2019 general election
20 Mar 2019
Prachatai interviews Nattika Loweera, a Democrat MP candidate in Chaiyaphum's Constituency 1.
Prayut the government official cannot run for PM, contends victim convicted of failing to follow order of government official Prayut
20 Mar 2019
The Ombudsman ruled on Thursday 14 March that Gen Prayut Chan-o-cha is not a government official, and therefore may run as a candidate for Prime Minister. But Sombat Boonngamanong has taken the opportunity to point out that in the Supreme Court ruling on his case, Prayut was considered a government official. Sombat Boonngamanong submit a letter.
19 Mar 2019
Early voting for the 2019 general election took place on Sunday (17 March), with the highest early voter turnout rate ever. However, the Election Commission of Thailand (ECT) seemed unprepared. Early voters faced a long list of obstacles, including no lists of candidates, long waiting times and being given ballot papers for the wrong constituency.
16 Mar 2019
The leaders of the now dissolved Thai Raksa Chart (TRC) party started campaigning for democracy right after Constitutional Court decision. Its members have thrown their support behind other political parties, including the Future Forward Party (FFP) and Pheu Tham, and even campaigned for a ‘no’ vote. Confused, the Election Commission of Thailand (ECT) has set up an investigative committee to see if they have violated any rules.
15 Mar 2019
Overseas voting for the upcoming 2019 general election began on 4 March and will continue until 16 March. However, many Thai voters living overseas are facing difficulties casting their votes in UK, US, China, Malaysia, Canada, South Africa, Russia, and Japan, from long waiting times at the poll to ballots not arriving in the mail.
Dissolve any party and we still won’t vote for you: reactions to the dissolution of the Thai Raksa Chart Party
14 Mar 2019
On 7 March 2019, the Constitutional Court of Thailand ruled to dissolve the Thai Raksa Chart Party (TRC), claiming that the TRC’s nomination of former princess Ubolratana Mahidol as their candidate for Prime Minister was in opposition to the constitutional monarchy. To many, the verdict was not entirely unexpected. Nevertheless, the court’s ruling is another in a series of political earthquakes which have shaken Thailand in the period leading up to the general election on 24 March 2019, triggering a chain of reaction from the moment the verdict was delivered.
12 Mar 2019
ThisAble.me interviewed Pongsak Chan-on, the Thailand coordinator for ANFREL, on the challenges faced by people with disability voting in the upcoming 2019 general election.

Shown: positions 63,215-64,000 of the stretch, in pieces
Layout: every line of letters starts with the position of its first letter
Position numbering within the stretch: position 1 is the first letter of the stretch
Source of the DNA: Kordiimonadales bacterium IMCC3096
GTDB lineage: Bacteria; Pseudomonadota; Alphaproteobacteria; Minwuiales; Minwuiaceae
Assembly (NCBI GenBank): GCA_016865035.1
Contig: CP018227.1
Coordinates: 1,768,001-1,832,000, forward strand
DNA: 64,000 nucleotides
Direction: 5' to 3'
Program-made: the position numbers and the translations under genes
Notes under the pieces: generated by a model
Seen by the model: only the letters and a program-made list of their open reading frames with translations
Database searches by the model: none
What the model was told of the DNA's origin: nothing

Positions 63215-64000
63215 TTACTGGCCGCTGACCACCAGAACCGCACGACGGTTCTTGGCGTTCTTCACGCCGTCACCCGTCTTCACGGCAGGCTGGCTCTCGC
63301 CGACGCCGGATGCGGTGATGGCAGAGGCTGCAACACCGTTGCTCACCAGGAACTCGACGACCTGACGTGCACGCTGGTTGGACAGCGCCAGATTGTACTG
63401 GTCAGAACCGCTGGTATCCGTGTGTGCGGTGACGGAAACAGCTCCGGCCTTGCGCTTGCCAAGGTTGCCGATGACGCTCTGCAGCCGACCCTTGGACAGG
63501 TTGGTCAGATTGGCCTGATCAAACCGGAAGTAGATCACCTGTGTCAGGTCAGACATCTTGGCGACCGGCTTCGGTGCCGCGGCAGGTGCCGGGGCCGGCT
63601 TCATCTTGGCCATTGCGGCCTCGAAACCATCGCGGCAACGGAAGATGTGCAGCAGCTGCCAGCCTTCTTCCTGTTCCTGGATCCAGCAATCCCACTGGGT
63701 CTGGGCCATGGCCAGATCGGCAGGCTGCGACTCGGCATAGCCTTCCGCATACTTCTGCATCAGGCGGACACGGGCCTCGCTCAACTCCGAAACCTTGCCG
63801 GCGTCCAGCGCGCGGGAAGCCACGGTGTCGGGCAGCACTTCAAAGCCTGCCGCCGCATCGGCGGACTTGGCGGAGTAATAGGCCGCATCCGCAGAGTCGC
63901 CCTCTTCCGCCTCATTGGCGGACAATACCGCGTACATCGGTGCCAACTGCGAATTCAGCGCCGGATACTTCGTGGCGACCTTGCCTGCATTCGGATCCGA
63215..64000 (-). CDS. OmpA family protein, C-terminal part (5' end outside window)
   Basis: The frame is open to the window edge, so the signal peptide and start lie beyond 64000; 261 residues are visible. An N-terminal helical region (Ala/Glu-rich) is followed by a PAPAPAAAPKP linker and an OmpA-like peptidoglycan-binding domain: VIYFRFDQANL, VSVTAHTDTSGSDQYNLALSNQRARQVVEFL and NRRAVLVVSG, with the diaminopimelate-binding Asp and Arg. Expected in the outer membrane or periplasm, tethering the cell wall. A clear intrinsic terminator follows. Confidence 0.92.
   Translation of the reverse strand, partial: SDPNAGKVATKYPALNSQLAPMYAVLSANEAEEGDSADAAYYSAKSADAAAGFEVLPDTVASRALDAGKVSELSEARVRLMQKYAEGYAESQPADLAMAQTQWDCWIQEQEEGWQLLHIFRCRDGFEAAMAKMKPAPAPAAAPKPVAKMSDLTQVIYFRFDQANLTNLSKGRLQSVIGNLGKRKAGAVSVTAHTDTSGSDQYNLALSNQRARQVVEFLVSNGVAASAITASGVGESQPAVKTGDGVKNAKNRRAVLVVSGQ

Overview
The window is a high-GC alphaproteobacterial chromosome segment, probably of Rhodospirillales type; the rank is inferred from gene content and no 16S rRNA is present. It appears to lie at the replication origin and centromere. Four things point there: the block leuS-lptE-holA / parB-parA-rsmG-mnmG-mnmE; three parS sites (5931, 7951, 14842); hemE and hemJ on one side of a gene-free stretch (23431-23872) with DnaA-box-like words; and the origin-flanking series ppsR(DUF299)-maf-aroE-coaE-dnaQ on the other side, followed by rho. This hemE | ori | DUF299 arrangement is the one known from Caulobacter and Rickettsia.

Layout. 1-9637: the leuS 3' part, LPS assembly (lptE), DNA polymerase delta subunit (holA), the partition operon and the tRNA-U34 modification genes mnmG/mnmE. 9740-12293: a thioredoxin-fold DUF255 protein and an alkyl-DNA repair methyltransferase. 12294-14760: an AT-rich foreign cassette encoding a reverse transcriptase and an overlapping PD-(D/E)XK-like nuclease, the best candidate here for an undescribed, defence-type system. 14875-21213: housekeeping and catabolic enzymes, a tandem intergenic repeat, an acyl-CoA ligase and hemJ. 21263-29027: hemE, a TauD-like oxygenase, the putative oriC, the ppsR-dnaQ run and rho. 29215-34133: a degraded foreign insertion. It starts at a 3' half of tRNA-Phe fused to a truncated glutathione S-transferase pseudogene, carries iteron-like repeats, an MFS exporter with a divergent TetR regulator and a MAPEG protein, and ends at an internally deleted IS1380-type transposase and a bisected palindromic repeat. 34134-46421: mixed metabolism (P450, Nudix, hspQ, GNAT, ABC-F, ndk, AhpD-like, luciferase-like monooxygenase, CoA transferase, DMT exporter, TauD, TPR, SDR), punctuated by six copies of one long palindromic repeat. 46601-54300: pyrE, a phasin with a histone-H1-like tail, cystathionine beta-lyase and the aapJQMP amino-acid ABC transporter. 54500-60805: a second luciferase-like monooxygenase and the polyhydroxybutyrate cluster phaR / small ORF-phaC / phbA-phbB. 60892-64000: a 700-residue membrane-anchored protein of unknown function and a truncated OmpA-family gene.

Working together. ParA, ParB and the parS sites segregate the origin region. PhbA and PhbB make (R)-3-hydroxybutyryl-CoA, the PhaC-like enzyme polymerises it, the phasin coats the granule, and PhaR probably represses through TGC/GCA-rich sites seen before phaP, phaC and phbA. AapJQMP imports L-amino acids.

12 Mar 2019
Thailand is due to have a general election on 24 March, only 18 days from now. This election is the first since the 2014 military coup, and now, at the height of campaigning, it seems that LGBTQ rights are on the agenda of many political parties. Party representatives are presenting their LGBTQ rights policy on various platforms, including debate shows, and representatives of quite a few parties even attended the Chiang Mai Pride festival, which was held on 21 February 2019.
11 Mar 2019
On 8 March, Col Burin Thongprapai, the NCPO’s legal officer, filed a complaint with the Technology Crime Suppression Division (TCSD) against the website administrator and other relevant personnel of the Future Forward Party (FFP) for contempt of court.
8 Mar 2019
At 13.00 on 7 March 2019 at the Bangkok Art & Culture Centre, the Chulalongkorn University’s Center for Peace and Conflict Studies, the Mahidol University’s Institute of Human Rights and Peace Studies (IHRP), and Amnesty International Thailand organized a roundtable on “Listening to political parties and their human rights policies”. Political parties have been invited to discuss their human rights policies and an opening address was delivered by Professor Emeritus Vitit Muntarbhorn, an expert in international law. The event was moderated by Nattha Komolvadhin, a TV host from TPBS.
7 Mar 2019
Responding to news that the Constitutional Court has ruled on the request to dissolve the Thai Raksa Chart Party, Katherine Gerson, Amnesty International’s Thailand campaigner said: “This decision highlights the Thai authorities’ abuse of judicial powers to restrict the peaceful association and expression of the political opposition. This far-reaching measure raises strong concerns about the human rights to freedom of association and expression in the period leading to the elections.
7 Mar 2019
The Constitutional Court of Thailand has ruled to dissolve the Thai Raksa Chart Party (TRC), and to prohibit TRC executive board members from running in an election, forming a new party, or be a board member of another party for a period of 10 years starting from today.